I bring this up because it seems to similar to your discussion of attention-based diagnoses (such as ADD or ADHD) in relation to social and technological elements of one's surroundings. Is this an issue within the individual, or is this an issue with the surroundings and how that affects the individual? Even if we weren't talking about technology of today, this question is always present. How much can we really separate the two? And even if a difference is something innate, why is that so quickly determined as "disordered"? There are many naturally occurring neurotypes in the world, so who gets to decide which ones are "normal" and which ones are "disordered"?

One of the reasons this comes up so much in the disability community has to do with concepts of inclusion, access, and Universal Design. Just as the natural world is not equally accessible to or navigable by all people, neither is society. We tend to design our systems and surroundings based on the needs and wants of the majority, rather than considering the needs and wants of all people who live in the world. This is probably done for reasons of efficiency and is probably pretty subconscious. It may not be that people intend to leave out other people who do not represent the majority, but that does not change the fact that people do get left out of those conversations.

Once it is realized that a system does not work well for some people, then accommodations are often made to help those people access what they need. This is necessary, but still an indication of inadequate planning and consideration. Universal Design is the concept of considering all people and circumstances starting in the earliest stages of planning and design so that places and systems can work for everyone. If our world were more universally designed, then our need for accommodations would be much lower - because if things worked well for more people, there would be less need for troubleshooting.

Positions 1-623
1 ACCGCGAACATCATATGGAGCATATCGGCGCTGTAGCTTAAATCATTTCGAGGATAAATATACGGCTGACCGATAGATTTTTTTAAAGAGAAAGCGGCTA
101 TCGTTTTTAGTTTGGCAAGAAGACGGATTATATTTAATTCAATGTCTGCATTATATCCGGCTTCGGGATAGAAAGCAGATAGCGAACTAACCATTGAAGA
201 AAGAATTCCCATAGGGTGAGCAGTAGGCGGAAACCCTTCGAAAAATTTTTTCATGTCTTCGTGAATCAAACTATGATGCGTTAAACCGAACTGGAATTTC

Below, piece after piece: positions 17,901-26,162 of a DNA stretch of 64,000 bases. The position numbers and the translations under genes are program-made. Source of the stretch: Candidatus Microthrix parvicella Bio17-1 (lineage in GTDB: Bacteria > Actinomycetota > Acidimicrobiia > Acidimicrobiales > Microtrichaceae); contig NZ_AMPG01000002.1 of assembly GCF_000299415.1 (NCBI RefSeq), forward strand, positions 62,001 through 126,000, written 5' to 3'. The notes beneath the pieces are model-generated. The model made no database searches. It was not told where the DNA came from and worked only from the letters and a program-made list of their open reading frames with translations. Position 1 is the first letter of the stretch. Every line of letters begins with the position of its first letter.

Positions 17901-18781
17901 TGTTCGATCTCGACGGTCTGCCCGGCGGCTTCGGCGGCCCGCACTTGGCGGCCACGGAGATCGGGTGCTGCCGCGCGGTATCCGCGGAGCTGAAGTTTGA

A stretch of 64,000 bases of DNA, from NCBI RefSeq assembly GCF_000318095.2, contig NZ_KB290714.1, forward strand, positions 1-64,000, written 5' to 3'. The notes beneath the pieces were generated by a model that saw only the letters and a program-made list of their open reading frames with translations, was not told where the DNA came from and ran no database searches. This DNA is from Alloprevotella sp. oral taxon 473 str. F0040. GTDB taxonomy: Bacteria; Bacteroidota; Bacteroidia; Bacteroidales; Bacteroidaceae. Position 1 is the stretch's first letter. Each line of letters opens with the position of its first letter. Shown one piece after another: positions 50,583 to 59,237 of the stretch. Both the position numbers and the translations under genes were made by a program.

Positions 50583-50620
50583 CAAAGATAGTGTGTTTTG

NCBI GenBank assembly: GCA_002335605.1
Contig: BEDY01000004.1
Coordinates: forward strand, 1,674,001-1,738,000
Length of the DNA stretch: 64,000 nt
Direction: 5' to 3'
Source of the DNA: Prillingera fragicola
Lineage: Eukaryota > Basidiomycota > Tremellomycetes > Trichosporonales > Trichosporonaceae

This kept coming to my mind as I listened to this installment. I can't help but think about these concepts in terms of the ways in which our social and technological realities are changing.

In regard to modern society and technology, decisions are made based on what will "benefit" society. We are not really designing our world in a way that will benefit the majority of people within that society. Rather, we are designing our world for a certain trajectory of what we call "progress." How do we measure progress? Societal success is often measured by power or money. It is not measured in terms of the well-being of the people within the society. So the more we move toward "success" in the capitalist system, the more we move away from the thriving of all individuals in society.